When Gateway introduced its 4GB MP3 Photo Jukebox last October, it was among the few MP3 players to boast a full-color screen capable of displaying photos. Since then, portable audio giants such as Apple and iRiver, as well as a host of smaller companies, have unleashed a slew of photo-capable devices on the awaiting public. Thus, it's no surprise that Gateway jumped to get the updated MP3 Photo Jukebox on the market. Aside from its larger storage capacity and bolder color scheme, the 6GB version is very similar to the older 4GB model. Unfortunately, the Gateway 6GB MP3 Photo Jukebox ($249) frequently stumbled with photo slide shows and didn't work well with the Yahoo Unlimited subscription-based music download service, although performance was markedly better with Napster To Go. The Gateway 6GB MP3 Photo Jukebox, at 3.8 by 2.3 by 0.7 inches and 3.4 ounces, is considerably smaller than the iPod Photo, but it's a hair larger than the audio-only iPod Mini, which is 3.6 by 2.0 by 0.5 inches and 3.6 ounces. Although the 6GB MP3 Photo Jukebox's plastic construction doesn't inspire the same confidence as the iPod Mini's aluminum chassis, the unit's light weight makes it unobtrusive. Aside from its color scheme, the player is virtually identical to the older Gateway 4GB MP3 Photo Jukebox. We prefer the older model's charcoal gray styling to the new unit's black and light silver design; the glossy black plastic that surrounds the new model's display and front-panel controls tends to draw in shadows and a distracting glare. That gripe aside, the 6GB MP3 Photo Jukebox's versatile 1.6-inch, 128x128-pixel, 16-bit (65,536 colors), full-color transflective screen legibly displays menus in conditions ranging from darkness to sunlight, but during music playback, the display dims until you press a button to wake it up. Even in ideal lighting, don't expect to see many details in this unit's thumbnail-size digital images.
The Gateway 6GB MP3 Photo Jukebox's intuitive button design and logical menu structure make the device wonderfully straightforward to use. The front panel's five-way keypad enables you to rapidly navigate menu levels and scroll long lists, but occasionally when we intended to enter one command, such as right, the sensitive keypad registered a different command, such as enter. Next track, previous track, play/pause, and menu--which consists of up, down, left, right, and enter--buttons round out the front panel. On the top panel, you'll find a headphone jack and the requisite hold switch. The panel on the right side hosts a volume up/down button.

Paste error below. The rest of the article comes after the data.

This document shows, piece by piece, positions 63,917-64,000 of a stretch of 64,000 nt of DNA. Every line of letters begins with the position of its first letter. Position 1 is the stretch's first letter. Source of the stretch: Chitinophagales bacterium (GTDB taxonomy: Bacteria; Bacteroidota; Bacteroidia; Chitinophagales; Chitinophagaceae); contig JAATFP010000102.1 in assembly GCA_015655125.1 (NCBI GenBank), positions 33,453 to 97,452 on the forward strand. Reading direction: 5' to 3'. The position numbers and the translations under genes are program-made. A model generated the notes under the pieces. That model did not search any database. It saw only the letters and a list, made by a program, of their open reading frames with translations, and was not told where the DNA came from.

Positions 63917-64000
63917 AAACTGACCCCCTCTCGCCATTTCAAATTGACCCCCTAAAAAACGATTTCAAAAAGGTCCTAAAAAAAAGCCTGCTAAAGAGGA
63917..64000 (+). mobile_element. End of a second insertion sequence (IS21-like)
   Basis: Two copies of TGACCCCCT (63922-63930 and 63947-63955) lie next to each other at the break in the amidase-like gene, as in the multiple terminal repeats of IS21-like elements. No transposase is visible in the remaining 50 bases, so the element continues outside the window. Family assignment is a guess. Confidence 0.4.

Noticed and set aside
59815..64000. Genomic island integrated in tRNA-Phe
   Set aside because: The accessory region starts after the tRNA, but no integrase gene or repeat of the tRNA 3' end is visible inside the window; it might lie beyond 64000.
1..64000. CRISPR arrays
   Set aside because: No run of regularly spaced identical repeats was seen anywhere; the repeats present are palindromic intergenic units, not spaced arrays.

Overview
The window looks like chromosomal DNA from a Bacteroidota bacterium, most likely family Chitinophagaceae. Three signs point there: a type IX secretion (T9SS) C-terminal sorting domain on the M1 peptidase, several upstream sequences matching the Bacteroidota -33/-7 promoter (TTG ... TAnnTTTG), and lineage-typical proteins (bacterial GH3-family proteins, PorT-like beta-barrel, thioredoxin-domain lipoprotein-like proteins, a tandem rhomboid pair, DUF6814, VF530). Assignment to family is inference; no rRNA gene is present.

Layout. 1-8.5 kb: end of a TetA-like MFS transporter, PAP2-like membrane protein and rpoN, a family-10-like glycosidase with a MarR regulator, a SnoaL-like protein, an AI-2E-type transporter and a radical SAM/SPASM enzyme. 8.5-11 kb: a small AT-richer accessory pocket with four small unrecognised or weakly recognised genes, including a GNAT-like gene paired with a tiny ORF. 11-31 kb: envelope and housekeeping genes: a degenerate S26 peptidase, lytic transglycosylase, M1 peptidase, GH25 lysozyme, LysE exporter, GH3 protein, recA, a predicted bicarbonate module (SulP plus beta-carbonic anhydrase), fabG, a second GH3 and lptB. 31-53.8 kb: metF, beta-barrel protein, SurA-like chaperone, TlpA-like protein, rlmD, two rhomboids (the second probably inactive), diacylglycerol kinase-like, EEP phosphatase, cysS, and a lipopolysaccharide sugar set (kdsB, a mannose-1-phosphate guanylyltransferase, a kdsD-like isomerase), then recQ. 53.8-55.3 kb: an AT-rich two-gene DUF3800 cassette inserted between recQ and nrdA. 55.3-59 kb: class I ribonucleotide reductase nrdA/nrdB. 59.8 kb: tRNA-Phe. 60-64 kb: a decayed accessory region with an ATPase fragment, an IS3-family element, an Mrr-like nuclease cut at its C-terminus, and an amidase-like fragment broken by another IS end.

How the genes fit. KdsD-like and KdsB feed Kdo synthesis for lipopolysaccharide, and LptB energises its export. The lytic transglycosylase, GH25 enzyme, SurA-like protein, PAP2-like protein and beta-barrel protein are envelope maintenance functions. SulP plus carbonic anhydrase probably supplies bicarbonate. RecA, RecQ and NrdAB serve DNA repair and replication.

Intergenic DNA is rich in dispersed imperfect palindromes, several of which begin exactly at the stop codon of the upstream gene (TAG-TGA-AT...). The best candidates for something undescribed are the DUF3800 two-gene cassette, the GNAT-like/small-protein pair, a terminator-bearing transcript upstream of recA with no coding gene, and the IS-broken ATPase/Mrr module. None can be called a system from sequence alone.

The unit can be charged over a USB connection or via the included AC adapter. In informal testing, the AC adapter fully recharged a depleted battery in approximately 1 hour. From a fully charged battery, we got 8.6 hours of playback; you can expect shorter battery life if you view photos. The lithium-ion rechargeable battery is removable, and given the device's mediocre battery life, you might want to pick up an extra battery ($19.99, available from Gateway.com) before heading out on a long road trip. The unit comes with a soft fabric carrying pouch, and an armband is available for $19.99.The 6GB MP3 Photo Jukebox is Gateway's answer to Apple's comparably priced 6GB iPod Mini. Although iPods are the only portable players that support music files purchased from the iTunes Music Store, the Gateway 6GB MP3 Photo Jukebox's compatibility with DRM WMA files, including subscription-based downloads from services such as Napster To Go and Rhapsody to Go, certainly gives you lower-cost music-sourcing options. In addition to DRM WMA files, the unit is compatible with nonprotected WMAs, as well as MP3s. The player's 6GB capacity is enough to store more than 1,000 songs, plus 1GB worth of digital photos. Like the 4GB MP3 Photo Jukebox, the new model doesn't offer an especially broad assortment of features aside from music and photo playback. The iRiver H10 6GB, for instance, includes FM playback and voice recording, which you won't get here.